ANNAPOLIS — Maryland lawmakers are starting to debate how much “severance tax” should be imposed on the natural gas that might be produced from the Marcellus Shale rock formation in Western Maryland.
By Megan Poinski
This is the second of four articles on PlanMaryland, the proposed state planning guidelines, that have stirred passionate opposition from many local officials.
To listen to the Department of Planning talk about PlanMaryland, the long-term development plan being drafted for the state, it does not represent a major policy shift.
“With PlanMaryland, we’re just trying to carry out what the whole state has said it wanted,” said Andrew Ratner, director of communications for the Maryland Department of Planning. Ratner said that the plan is built off of the 12 visions for economic growth, resource protection and planning policy that were drafted by a task force named by Gov. Martin O’Malley and codified by the General Assembly in 2009. The plan is nothing but a framework that syncs what departments are doing in the vein of smart growth, requiring no additional legislation to be implemented.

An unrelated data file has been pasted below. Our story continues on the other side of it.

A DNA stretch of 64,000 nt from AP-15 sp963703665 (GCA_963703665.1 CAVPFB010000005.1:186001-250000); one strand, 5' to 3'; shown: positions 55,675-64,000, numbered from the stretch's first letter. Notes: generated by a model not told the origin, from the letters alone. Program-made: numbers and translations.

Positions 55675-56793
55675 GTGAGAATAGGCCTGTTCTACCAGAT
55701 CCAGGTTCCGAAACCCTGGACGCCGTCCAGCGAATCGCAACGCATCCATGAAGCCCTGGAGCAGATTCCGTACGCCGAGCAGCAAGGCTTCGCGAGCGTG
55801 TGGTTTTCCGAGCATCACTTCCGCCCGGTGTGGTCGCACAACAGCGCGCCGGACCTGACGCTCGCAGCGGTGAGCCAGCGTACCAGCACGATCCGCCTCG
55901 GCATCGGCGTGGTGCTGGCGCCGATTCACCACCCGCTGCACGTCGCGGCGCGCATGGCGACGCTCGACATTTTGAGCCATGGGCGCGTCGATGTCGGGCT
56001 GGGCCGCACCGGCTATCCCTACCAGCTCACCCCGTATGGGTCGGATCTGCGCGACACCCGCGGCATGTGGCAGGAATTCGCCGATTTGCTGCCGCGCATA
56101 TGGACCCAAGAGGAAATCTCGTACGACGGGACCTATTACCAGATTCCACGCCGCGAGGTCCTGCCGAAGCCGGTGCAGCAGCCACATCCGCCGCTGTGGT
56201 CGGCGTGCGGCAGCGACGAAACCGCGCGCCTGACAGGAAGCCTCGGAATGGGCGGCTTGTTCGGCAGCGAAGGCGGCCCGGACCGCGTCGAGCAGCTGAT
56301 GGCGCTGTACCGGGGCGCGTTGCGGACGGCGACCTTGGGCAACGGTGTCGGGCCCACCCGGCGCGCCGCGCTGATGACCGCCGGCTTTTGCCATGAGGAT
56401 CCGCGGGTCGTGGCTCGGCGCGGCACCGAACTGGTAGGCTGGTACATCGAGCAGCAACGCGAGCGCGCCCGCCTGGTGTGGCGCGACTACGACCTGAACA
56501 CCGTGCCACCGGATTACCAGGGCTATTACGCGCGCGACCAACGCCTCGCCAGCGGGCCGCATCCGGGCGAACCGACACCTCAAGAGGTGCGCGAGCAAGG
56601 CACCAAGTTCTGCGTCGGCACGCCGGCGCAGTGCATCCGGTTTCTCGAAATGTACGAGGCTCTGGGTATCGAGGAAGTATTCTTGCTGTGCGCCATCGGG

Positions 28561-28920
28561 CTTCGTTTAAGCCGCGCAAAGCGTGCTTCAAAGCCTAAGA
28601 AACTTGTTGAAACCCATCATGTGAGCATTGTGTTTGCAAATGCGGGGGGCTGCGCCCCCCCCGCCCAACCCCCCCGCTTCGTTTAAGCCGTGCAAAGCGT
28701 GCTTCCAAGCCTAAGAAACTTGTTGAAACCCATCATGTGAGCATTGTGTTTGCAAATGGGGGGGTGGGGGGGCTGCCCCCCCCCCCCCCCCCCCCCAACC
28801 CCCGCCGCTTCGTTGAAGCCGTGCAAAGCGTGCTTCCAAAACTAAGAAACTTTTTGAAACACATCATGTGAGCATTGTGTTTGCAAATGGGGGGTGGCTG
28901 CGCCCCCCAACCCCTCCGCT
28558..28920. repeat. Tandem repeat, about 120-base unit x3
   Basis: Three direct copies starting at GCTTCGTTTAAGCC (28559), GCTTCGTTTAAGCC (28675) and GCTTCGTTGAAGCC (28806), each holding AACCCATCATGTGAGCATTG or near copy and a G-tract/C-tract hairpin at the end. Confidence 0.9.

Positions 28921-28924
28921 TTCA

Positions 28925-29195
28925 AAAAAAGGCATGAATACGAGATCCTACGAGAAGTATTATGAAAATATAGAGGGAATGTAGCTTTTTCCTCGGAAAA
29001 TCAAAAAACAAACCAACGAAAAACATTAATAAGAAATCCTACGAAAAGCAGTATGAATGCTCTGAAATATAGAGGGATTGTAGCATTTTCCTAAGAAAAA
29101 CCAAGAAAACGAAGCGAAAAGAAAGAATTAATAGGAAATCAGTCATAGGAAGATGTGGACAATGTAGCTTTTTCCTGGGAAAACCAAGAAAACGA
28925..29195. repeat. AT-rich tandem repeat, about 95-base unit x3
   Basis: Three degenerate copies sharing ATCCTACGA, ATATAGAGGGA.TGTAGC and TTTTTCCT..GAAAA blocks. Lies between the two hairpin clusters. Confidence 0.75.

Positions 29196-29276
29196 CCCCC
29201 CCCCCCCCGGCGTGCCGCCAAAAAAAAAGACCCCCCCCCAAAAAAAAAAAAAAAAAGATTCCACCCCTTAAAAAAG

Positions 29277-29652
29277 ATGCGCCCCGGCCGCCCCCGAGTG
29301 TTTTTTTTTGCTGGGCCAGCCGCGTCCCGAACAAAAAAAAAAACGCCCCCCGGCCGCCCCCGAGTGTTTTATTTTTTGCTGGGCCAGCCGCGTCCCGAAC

However, opponents to the plan feel otherwise.
“This represents a dramatic policy shift,” said Senate Minority Leader E.J. Pipkin, who represents mostly rural Caroline, Cecil, Kent and Queen Anne’s counties. “It targets all infrastructure growth, and urbanizes the suburban parts of the state.”
Sen. George Edwards said the money that could be raised probably wouldn’t benefit rural areas, which will bear the brunt of a gas tax increase.
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“There’s going to be a gas tax,” Miller said flatly in an address to Maryland business leaders meeting here. “Is it popular? No, [but] it is going to have to get done now.”